Kellner et ses Fils serial number 4377 is the oldest SPAD S.XIII in existence, and the only one in flyable condition. It is at the Memorial-Flight Association at L’aérodrome de La Ferté-Alais (LFFQ).

SPAD S.XIII C.1 4377 (F-AZFP) in flight. (Laurent Quérité)

A NASA publication reported: “. . .the SPAD XIII had the most favorable power loading of any of the aircraft considered and a high (for its day) wing loading. These characteristics coupled with a relatively low zero-lift drag coefficient and low drag area gave the SPAD the highest speed of any of the aircraft listed in the table. As shown by the data in figure 2.18, the climb characteristics of the SPAD were bettered only by three of the Fokker aircraft.”

Quest for Performance: The Evolution of Modern Aircraft, by Laurence K. Loftin, NASA Scientific and Technical Information Branch, 1985, at Chapter 2, Page 32

SPAD S.XIII C.1 serial number 7689, Smith IV, after restoration at the Paul E. Garber Center, Smithsonian Institution National Air and Space Museum. (NASM)
SPAD S.XIII C.1, serial number 7689, Smith IV, which had just undergone restoration at the Paul E. Garber Center, Smithsonian Institution National Air and Space Museum. (Photo by Mark Avino, National Air and Space Museum, Smithsonian Institution)

¹ Dimensions, weights, capacities and performance data cited above refer to SPAD S.XIII C.1 serial number 17956 (A.S. 94101), which was tested at McCook Field, Dayton, Ohio (Project Number P-154), 1921.

² Including  Société Pour L’Aviation et ses Dérivés; Société des Avions Bernard; Kellner et ses Fils; The Blériot and SPAD Manufacturing Company, Ltd., at Addlestone, Surrey, England;     Mann Egerton & Company, Ltd., Norwich, England; and Curtiss Aeroplane and Motor Company’s Elmwood plant at  Buffalo, New York, U.S.A.

© 2022, Bryan R. Swopes

27 April 1911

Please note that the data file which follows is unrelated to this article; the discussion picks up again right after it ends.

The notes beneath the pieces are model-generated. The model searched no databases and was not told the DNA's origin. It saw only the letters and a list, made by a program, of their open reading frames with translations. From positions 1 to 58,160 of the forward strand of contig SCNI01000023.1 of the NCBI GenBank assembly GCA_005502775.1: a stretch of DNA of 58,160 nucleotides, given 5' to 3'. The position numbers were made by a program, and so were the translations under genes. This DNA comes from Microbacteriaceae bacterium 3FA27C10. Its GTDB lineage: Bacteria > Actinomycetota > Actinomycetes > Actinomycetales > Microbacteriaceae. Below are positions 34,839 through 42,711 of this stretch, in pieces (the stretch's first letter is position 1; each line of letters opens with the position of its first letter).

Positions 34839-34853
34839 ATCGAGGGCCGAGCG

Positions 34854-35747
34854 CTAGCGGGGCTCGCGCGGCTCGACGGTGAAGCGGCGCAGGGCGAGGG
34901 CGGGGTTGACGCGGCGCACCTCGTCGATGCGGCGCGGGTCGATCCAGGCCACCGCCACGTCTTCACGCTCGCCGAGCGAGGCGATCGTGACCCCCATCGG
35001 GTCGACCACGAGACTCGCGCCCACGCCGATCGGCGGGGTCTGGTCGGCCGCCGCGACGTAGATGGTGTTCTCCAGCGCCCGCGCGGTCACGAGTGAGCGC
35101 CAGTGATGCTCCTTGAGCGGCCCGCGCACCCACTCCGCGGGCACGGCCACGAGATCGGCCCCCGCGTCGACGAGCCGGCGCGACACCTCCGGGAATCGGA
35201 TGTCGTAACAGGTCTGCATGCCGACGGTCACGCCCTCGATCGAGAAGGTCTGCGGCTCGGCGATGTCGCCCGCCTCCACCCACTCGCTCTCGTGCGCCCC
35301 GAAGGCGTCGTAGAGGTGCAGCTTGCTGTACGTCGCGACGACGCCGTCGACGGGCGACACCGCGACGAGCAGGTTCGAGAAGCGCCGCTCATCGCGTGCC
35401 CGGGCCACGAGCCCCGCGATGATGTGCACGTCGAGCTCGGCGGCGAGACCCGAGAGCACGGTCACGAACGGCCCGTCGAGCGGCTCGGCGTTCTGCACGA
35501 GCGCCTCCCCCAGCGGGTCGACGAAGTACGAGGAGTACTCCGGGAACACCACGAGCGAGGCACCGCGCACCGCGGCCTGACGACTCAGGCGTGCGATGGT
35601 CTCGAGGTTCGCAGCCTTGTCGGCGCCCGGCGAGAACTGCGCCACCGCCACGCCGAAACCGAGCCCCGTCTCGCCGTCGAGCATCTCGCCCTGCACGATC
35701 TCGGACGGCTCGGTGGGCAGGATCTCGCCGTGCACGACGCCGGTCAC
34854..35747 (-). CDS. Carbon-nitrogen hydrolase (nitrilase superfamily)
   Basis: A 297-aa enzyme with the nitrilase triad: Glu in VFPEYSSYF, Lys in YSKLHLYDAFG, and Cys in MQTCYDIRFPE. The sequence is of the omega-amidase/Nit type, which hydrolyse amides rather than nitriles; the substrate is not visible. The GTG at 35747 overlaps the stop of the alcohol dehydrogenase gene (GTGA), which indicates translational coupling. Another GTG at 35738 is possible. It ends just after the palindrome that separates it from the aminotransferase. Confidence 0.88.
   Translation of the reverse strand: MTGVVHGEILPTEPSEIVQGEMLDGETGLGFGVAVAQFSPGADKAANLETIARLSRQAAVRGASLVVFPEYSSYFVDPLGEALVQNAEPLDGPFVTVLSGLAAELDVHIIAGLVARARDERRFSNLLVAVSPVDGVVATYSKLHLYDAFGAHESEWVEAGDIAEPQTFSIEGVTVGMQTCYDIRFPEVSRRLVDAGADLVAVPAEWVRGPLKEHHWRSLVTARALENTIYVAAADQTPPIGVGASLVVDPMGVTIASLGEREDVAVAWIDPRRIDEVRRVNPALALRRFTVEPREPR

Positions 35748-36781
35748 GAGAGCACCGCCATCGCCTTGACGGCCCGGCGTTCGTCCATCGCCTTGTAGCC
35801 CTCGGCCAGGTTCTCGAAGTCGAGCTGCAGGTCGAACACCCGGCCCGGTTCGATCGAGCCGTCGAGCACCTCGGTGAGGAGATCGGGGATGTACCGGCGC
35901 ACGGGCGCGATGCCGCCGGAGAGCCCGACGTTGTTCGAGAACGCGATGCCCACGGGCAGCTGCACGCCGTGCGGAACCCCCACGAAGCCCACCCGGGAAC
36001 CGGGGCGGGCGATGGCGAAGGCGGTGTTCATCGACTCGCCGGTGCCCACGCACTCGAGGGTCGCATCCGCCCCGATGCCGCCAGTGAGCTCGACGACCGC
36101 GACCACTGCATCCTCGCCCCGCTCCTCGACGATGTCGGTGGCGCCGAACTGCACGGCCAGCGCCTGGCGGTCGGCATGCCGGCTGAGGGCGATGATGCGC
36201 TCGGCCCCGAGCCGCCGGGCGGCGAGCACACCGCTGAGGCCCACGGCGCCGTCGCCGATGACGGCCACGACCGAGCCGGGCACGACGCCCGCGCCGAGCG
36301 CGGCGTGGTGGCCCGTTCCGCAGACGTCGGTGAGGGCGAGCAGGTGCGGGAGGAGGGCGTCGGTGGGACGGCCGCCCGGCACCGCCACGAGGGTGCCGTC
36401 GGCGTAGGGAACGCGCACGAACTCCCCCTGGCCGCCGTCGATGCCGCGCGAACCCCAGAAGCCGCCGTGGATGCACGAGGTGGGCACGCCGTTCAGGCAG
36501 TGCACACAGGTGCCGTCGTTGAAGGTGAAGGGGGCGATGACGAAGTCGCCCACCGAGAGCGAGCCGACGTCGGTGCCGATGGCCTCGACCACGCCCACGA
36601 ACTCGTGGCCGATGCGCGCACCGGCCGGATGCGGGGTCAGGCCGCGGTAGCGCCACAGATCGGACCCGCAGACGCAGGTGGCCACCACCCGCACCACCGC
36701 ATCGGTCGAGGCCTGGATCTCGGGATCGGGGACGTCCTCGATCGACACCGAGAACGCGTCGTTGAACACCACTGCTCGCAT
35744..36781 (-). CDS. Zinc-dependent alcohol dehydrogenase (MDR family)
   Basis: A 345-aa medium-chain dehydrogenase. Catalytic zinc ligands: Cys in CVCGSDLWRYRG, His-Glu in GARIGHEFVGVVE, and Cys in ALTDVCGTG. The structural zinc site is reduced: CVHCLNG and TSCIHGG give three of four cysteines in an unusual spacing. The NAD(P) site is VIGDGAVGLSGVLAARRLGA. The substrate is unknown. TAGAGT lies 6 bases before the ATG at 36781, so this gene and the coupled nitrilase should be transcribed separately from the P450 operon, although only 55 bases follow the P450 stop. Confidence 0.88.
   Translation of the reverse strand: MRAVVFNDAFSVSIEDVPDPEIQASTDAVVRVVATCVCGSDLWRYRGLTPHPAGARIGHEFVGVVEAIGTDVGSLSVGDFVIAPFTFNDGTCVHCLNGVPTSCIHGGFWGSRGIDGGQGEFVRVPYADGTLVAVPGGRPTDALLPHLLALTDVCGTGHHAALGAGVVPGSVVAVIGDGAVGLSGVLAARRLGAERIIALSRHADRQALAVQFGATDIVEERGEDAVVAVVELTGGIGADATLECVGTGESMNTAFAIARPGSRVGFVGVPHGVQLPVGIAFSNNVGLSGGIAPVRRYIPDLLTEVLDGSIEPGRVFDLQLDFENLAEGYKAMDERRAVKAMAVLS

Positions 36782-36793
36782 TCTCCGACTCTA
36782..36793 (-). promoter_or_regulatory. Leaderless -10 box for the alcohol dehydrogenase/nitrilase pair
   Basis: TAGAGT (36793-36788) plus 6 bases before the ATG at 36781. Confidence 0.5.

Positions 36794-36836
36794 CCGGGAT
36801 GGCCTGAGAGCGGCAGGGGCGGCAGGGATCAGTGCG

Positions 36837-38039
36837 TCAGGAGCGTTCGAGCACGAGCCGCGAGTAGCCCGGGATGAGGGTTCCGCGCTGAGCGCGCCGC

Curtiss Type IV Model D, S.C. No. 2, 1911. (U.S. Air Force)
Curtiss Model D Type IV, S.C. No. 2, 1911. (U.S. Air Force)
Glenn Hammond Curtiss (San Diego Air and Space Museum Archive)
Glenn Hammond Curtiss (San Diego Air and Space Museum Archive)

27 April 1911: At Fort Sam Houston, Texas, the Aeronautical Division of the Signal Corps, United States Army, accepted its second airplane, a Curtiss Model D Type IV. The airplane was built by Glenn H. Curtiss’ Curtiss Aeroplane and Motor Company at Hammondsport, New York. It was known as a “Curtiss Pusher,” as it was propelled by a propeller behind the engine. The aircraft was a canard configuration with elevators mounted in front. It had tricycle landing gear.

The airframe was primarily spruce and ash, with flying surfaces covered with doped fabric. It was easily disassembled for transport on Army wagons.

The Wrights had patented their “wing-warping” system of flight controls and refused to allow Curtiss to use it. The Model D used ailerons instead, which was a superior system.

The Model D Type IV had a length of 29 feet, 3 inches (8.915 meters) with a wingspan of 38 feet, 3 inches (11.659 meters) and height of 7 feet, 10 inches (2.388 meters). Its empty weight was 700 pounds (317.5 kilograms) and loaded weight was 1,300 pounds (589.7 kilograms).

The engine was a “Curtiss Vee,” an air-cooled, normally-aspirated, 268.336-cubic-inch displacement (4.397 liter) Curtiss Model B-8 90° V-8 engine, producing 40 horsepower at 1,800 r.p.m. The Model B-8 was 29½ inches (0.75 meters) long, 19 inches (0.48 meters) high and 17 inches (0.43 meters) wide. It weighed approximately 150 pounds (68 kilograms). The engine drove a two-bladed, fixed-pitch wooden propeller in pusher configuration.

The airplane’s top speed was 60 miles per hour (96.6 kilometers per hour). Endurance was 2½ hours.

The Signal Corps assigned serial number S.C. No. 2 to the Curtiss. Intended as a trainer, it was in service until 1914, when it was scrapped.

A reproduction of S.C. No. 2 is on display at the National Museum of the United States Air Force, Wright-Patterson Air Force Base, Ohio.

Reproduction of S.C. No. 2 at the National Museum of the United States Air Force. (NMUSAF)
Reproduction of S.C. No. 2 at the National Museum of the United States Air Force. (NMUSAF)

© 2018, Bryan R. Swopes